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To assess the contribution of different food groups to total salt purchases and to evaluate the estimated reduction in salt purchases if mandatory maximum salt limits in South African legislation were being complied with.
This study conducted a cross-sectional analysis of purchasing data from Discovery Vitality members. Data were linked to the South African FoodSwitch database to determine the salt content of each food product purchased. Food category and total annual salt purchases were determined by summing salt content (kg) per each unit purchased across a whole year. Reductions in annual salt purchases were estimated by applying legislated maximum limits to product salt content.
The study utilised purchasing data from 344 161 households, members of Discovery Vitality, collected for a whole year between January and December 2018.
Vitality members purchased R12·8 billion worth of food products in 2018, representing 9562 products from which 264 583 kg of salt was purchased. The main contributors to salt purchases were bread and bakery products (23·3 %); meat and meat products (19 %); dairy (12·2 %); sauces, dressings, spreads and dips (11·8 %); and convenience foods (8·7 %). The projected total quantity of salt that would be purchased after implementation of the salt legislation was 250 346 kg, a reduction of 5·4 % from 2018 levels.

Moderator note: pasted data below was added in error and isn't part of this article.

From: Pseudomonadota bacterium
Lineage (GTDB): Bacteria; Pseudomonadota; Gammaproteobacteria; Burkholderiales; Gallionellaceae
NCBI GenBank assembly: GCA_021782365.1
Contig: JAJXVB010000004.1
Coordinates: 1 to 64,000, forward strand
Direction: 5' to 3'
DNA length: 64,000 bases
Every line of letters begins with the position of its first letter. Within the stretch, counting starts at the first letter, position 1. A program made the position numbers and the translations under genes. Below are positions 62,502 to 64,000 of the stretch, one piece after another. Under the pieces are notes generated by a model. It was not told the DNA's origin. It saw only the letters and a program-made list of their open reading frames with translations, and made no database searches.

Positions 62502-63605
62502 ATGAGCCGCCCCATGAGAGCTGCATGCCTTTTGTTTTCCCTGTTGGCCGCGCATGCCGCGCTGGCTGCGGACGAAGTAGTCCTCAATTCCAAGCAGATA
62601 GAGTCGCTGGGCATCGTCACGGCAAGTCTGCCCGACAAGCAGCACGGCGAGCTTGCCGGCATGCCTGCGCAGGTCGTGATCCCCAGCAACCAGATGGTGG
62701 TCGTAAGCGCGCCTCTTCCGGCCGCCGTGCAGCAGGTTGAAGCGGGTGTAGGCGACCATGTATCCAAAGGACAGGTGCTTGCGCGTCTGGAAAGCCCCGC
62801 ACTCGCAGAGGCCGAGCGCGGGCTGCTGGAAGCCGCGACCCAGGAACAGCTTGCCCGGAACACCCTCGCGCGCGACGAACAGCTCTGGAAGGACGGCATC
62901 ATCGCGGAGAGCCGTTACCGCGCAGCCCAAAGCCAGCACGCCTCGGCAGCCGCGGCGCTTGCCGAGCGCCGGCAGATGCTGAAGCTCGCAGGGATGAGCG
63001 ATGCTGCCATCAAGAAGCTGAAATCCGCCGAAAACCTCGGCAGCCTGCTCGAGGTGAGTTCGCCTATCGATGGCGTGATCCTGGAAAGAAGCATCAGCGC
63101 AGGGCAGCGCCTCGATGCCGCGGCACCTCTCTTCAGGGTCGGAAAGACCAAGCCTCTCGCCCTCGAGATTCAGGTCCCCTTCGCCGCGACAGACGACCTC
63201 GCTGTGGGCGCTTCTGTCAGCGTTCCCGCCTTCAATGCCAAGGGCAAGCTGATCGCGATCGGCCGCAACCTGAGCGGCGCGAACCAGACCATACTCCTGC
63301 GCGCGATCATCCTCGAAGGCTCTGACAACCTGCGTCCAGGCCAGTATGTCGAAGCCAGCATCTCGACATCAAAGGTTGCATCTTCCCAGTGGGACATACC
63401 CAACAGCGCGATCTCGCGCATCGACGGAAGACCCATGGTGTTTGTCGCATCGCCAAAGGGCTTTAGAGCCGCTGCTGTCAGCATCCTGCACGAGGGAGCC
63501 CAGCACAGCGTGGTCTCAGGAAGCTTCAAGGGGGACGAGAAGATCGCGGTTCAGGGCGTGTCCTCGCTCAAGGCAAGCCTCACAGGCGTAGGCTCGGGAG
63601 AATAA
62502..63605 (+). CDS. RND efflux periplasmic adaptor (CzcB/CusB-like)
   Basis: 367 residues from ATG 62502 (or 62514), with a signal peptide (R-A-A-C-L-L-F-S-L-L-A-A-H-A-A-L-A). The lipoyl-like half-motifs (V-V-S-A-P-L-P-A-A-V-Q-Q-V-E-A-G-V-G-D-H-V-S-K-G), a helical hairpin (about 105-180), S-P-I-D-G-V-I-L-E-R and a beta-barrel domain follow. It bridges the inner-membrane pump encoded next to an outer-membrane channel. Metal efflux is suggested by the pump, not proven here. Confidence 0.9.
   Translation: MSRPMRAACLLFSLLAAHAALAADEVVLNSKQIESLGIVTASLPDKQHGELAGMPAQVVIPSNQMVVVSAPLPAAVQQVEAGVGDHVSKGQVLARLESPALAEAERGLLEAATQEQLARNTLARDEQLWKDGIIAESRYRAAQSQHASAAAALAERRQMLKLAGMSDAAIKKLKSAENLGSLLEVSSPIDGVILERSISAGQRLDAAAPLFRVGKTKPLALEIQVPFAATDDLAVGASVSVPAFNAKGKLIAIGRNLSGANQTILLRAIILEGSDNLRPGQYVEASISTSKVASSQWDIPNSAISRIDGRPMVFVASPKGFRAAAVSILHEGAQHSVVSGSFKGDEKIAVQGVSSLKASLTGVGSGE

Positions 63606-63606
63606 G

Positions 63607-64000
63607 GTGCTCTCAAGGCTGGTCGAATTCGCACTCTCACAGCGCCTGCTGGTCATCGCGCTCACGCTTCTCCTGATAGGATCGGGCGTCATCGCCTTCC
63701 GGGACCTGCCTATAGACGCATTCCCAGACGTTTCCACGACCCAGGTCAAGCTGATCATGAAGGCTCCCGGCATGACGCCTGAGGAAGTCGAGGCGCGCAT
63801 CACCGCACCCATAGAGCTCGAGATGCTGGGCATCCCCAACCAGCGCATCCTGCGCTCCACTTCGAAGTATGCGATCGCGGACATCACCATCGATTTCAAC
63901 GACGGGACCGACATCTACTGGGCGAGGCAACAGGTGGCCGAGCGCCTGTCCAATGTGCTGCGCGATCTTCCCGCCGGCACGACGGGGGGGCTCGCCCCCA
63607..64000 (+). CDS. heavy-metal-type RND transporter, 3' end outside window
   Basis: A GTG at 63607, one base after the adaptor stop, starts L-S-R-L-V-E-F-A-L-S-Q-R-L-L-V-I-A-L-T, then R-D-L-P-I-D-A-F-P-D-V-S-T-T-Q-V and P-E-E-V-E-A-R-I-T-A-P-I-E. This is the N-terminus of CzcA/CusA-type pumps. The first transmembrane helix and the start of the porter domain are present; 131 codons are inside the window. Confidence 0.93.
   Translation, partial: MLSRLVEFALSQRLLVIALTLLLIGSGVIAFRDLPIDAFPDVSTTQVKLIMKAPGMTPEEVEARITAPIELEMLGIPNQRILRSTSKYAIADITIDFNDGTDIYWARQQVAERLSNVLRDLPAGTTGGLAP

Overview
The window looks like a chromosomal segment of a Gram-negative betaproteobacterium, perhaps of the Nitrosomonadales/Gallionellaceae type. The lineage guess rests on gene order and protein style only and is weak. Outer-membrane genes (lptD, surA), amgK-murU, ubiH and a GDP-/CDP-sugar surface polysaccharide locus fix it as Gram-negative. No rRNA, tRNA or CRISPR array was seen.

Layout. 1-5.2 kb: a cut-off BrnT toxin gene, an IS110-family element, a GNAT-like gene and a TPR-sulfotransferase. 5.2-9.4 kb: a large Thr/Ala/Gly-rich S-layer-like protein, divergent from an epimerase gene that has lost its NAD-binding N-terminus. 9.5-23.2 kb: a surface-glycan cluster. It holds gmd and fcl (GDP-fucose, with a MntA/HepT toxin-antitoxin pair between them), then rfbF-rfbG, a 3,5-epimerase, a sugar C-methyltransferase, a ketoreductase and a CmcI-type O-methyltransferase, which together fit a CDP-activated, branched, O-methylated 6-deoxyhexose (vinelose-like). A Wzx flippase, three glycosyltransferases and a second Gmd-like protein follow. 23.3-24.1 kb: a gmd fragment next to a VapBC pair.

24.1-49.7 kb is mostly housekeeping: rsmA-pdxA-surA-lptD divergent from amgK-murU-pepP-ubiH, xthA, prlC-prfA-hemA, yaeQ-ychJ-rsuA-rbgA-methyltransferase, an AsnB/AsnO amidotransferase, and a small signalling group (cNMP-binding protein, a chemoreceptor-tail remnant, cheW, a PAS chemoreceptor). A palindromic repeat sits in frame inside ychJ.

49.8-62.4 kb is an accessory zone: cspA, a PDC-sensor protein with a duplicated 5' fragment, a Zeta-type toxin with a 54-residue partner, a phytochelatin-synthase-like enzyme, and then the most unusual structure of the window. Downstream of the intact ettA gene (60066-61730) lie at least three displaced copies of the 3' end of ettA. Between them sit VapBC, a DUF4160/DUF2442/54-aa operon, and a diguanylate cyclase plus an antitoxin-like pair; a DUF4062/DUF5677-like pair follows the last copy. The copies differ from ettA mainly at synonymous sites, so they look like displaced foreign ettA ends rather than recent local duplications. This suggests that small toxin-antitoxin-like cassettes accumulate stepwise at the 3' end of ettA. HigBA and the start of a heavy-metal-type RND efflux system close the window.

A projected reduction in salt purchases of 5·4 % from 2018 levels suggests that meeting the mandatory maximum salt limits in South Africa will make a meaningful contribution to reducing salt purchases.
To compare the Nutrition Information Panel (NIP) content, serving size and package size of children’s ready-to-eat breakfast cereals (RTEC) available in five different Western countries.
NIP label information was collected from RTEC available for purchase in major supermarket chains. Kruskal–Wallis, Mann–Whitney U and χ2 tests were applied to detect differences between countries on manufacturer-declared serving size, total energy (kJ), total protein, fat, saturated fat, carbohydrate, total sugar, Na and fibre content. The Nutrient Profiling Scoring Criterion (NPSC) was used to evaluate the number of products deemed to be ‘unhealthy’.
Supermarkets in Australia, Canada, New Zealand, the UK and the USA.
Children’s breakfast cereals (n 636), including those with and without promotional characters.
The majority of children’s RTEC contained substantial levels of total sugar and differences were apparent between countries. Median sugar content per serving was higher in US cereals than all other countries (10·0 v. 7·7–9·1 g; P < 0·0001). Median fat and saturated fat content were lowest in Australia and New Zealand RTEC, while the Na content of RTEC was 60–120 % higher in the USA and Canada than in Australia and the UK (all P ≤ 0·01).
Across all countries, there was a high proportion of RTEC marketed for children that had an unhealthy nutrient profile. Strategies and policies are needed to improve the nutrient value of RTEC for children, so they provide a breakfast food that meets nutrition guidelines.
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